• creating a consistent regional framework for transit fares, including discounted passes for low-income residents and more broadly defined groups of students;
• implementing land use planning policies to acknowledge and begin to counteract the displacement of residents created by rising property values along new or improved transit lines;
• ensuring new development near transit stations does not result in a net loss of affordable apartments or displace vulnerable residents;
• augmenting service to employment destinations, especially those trips made in off-peak hours, through a further analysis of evolving commuting patterns, especially outside the downtown core;
• enhancing public consultation techniques, especially in lower income and suburban communities; and,
• improving customer service, including vehicle and station comfort and cleanliness.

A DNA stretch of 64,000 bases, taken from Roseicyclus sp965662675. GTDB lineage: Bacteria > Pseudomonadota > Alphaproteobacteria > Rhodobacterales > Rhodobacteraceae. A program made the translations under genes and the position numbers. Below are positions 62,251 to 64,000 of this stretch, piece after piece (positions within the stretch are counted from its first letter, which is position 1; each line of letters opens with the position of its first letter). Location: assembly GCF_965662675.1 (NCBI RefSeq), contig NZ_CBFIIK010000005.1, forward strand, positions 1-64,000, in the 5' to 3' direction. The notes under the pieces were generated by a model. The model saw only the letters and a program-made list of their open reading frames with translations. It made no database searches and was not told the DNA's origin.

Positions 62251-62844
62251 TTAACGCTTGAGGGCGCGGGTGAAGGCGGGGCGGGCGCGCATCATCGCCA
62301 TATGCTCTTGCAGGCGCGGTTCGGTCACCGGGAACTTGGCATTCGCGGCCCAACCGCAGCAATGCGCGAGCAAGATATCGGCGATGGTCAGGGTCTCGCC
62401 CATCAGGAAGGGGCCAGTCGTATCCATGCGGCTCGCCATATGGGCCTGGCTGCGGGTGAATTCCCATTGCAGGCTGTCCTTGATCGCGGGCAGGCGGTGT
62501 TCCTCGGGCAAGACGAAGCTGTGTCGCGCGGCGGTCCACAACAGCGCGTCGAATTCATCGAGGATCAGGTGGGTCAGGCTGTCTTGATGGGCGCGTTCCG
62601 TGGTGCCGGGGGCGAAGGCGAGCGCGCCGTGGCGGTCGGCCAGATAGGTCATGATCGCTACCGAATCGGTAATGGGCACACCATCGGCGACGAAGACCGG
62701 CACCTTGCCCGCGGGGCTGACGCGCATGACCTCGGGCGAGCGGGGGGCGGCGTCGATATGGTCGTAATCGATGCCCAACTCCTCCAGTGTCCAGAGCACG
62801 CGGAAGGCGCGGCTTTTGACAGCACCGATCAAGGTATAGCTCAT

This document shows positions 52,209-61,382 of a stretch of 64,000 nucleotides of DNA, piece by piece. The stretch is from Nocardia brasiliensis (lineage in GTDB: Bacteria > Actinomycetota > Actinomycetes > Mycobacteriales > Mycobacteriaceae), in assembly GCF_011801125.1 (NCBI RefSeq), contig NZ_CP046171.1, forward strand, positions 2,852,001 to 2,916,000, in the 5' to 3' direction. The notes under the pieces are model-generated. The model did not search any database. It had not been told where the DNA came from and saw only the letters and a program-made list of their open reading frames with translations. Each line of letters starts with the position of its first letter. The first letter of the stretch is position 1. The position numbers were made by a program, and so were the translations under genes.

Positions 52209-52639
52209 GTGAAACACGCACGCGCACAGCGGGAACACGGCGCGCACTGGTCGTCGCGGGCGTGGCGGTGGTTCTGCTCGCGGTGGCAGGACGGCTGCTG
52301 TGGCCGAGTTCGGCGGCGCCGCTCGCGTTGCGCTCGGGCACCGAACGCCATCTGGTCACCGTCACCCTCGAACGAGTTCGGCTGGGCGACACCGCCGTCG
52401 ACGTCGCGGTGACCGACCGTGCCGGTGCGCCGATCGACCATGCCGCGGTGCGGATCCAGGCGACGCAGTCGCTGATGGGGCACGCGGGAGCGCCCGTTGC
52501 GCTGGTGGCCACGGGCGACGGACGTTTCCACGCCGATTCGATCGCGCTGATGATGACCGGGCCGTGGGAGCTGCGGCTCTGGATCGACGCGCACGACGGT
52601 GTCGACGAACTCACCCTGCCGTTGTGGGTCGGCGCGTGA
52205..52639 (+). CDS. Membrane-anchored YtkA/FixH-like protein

Widening gaps between affordable housing and employment opportunities have converged to make transit service disparities especially severe in suburban areas. Overall, the historic lack of transit investment means many living in the “inner ring” or “905” suburbs of Toronto must either have access to a car or find a home somewhere else.
Transit, as target for substantial investment by multiple levels of government, has huge potential to balance out social inequalities. It can connect underserved neighbourhoods to employment centres, enhance mobility and utilize subsidies and other fare innovations to encourage ridership. Transit is quite literally a vehicle for providing access to the community, economy and services that make living a fulfilling life possible.
But the discussion needs to depart from the current situation, where politicians fight over limited funding, change plans mid-stream and build new lines that continue to primarily assist commuters traveling to and from downtown at rush hour.